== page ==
MSUToday
Published: Nov. 1, 2012

MSU receives grant to better prepare future faculty

Contact(s): Kristen Parker Media Communications office: (517) 353-8942 cell: (517) 980-0709 Kristen.Parker@cabs.msu.edu, Karen Klomparens Graduate School office: (517) 353-3220 kklompar@msu.edu

Michigan State University will use a $50,000 grant from the Council of Graduate Schools to prepare future faculty for a career in academia, focusing especially on science, technology, engineering and mathematics fields.

MSU is one of seven universities – the only university in Michigan – to receive an award as part of the group's initiative, "Preparing Future Faculty to Assess Student Learning." The program is designed to help universities enhance graduate student skills and promote understanding in the assessment of undergraduate learning.

Eight MSU colleges and 45 faculty members and staff have signed on to the project. Participants will form the MSU Assessment Network, said Karen Klomparens, dean of MSU's Graduate School.

"As a collaborative project between the Graduate School, undergraduate studies and the eight colleges, our goal is to broadly infuse the concepts and practices of the assessment of student learning by engaging faculty and teaching assistants in their 'gateway' undergraduate courses," she said.

At the end of the two-year project, students will be able to develop assessment tools, analyze data and create learner-centered courses, Klomparens said.

In addition to STEM disciplines, the two-year project will focus on social sciences and humanities. CGS will work with partnering institutions to develop best practice guidelines for integrating assessment into faculty professional programs.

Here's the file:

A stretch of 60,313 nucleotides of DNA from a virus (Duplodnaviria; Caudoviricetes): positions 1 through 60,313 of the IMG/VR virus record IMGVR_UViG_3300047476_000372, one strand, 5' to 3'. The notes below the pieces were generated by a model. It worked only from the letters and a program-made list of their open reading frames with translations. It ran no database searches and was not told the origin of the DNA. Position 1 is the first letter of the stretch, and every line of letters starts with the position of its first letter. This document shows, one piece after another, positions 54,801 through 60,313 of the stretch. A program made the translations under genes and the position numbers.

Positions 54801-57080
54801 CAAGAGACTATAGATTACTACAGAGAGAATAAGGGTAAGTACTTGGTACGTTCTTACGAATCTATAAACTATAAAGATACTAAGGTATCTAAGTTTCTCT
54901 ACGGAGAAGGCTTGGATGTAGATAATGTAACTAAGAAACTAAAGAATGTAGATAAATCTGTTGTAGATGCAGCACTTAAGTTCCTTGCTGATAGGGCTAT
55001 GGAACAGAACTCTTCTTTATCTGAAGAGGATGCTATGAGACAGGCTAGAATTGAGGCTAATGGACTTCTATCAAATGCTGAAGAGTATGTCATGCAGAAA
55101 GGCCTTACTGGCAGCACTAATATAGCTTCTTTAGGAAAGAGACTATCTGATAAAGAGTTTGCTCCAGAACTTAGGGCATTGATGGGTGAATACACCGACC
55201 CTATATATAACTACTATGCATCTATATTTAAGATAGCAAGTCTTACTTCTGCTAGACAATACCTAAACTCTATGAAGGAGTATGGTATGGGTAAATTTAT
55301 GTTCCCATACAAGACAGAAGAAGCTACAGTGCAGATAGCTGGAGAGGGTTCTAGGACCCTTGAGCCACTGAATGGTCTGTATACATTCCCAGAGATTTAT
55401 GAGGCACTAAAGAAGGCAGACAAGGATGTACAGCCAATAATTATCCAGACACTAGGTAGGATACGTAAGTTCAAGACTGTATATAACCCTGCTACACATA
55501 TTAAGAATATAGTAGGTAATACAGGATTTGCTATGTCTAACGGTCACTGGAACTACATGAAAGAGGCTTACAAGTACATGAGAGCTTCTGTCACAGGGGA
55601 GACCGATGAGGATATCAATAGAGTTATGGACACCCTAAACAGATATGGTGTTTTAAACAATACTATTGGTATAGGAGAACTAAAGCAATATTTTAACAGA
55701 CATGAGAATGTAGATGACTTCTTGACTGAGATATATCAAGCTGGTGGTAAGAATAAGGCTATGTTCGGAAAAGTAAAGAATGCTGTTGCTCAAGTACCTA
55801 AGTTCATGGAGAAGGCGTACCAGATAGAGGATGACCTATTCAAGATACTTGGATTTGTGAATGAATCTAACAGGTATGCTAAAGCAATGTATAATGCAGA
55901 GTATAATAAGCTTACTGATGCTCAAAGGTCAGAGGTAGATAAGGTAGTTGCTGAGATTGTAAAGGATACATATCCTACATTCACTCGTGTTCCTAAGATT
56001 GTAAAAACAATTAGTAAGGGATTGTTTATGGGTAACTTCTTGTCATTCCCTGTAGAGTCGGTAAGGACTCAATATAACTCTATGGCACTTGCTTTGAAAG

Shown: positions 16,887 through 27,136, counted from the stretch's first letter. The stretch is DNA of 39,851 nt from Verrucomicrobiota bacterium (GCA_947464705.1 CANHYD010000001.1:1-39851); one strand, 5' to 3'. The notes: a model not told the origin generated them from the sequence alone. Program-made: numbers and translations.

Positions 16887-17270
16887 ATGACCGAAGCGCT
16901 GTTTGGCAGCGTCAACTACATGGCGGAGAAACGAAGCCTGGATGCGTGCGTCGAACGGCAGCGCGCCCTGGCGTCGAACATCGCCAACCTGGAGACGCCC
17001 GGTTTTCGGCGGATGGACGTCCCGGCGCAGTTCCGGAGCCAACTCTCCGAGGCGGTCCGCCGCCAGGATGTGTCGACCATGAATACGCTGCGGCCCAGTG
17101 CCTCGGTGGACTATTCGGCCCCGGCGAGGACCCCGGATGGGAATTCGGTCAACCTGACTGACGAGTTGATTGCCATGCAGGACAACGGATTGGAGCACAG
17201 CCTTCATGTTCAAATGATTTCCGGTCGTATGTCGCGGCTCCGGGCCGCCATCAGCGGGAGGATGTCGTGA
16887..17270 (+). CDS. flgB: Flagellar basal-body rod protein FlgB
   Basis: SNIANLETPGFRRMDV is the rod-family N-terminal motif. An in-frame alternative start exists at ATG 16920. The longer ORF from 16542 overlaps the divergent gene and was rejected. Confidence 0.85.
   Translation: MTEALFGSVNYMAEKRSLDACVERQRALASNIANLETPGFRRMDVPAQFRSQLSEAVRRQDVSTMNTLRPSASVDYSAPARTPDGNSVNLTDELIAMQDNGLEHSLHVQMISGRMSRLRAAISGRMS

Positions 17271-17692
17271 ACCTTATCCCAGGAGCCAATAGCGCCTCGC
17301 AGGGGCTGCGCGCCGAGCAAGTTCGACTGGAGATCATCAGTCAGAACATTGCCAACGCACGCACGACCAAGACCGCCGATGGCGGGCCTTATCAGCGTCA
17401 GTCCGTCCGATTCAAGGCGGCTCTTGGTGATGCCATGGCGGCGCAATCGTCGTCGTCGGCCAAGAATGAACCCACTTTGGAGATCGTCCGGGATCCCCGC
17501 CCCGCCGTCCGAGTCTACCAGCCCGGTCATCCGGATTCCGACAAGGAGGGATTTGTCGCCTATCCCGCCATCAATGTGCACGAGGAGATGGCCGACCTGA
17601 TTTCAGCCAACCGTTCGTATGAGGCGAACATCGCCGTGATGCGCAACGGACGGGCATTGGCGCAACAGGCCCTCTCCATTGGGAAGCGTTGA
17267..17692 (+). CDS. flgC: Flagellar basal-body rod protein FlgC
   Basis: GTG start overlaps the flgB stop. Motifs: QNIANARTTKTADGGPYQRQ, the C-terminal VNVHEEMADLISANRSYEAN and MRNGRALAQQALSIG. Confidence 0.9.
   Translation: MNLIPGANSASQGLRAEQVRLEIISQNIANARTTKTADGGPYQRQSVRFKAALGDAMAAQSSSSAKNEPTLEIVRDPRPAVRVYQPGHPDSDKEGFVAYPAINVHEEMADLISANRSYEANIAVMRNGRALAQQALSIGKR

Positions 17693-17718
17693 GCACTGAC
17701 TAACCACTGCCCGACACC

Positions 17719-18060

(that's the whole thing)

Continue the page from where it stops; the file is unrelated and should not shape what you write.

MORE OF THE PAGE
Other partnering institutions include Cornell University; Harvard University; Indiana University; North Carolina A & T University; University of California, Merced; and University of North Carolina at Greensboro.

"Assessment of student learning is an essential skill for effective teaching, and yet many new faculty are not exposed to useful methods and tools until they are managing the responsibilities of a first job," said CGS President Debra Stewart. "The awardees and affiliates have shown extraordinary leadership in recognizing this important link between graduate training and successful teaching."

Funding for the program is supported by grants to CGS from the Alfred P. Sloan Foundation and the Teagle Foundation.

The Council of Graduate Schools is an organization of more than 500 institutions of higher education in the United States and Canada engaged in graduate education, research and the preparation of candidates for advanced degrees. Among U.S. institutions, CGS members award 92 percent of doctoral degrees and 81 percent of master's degrees.

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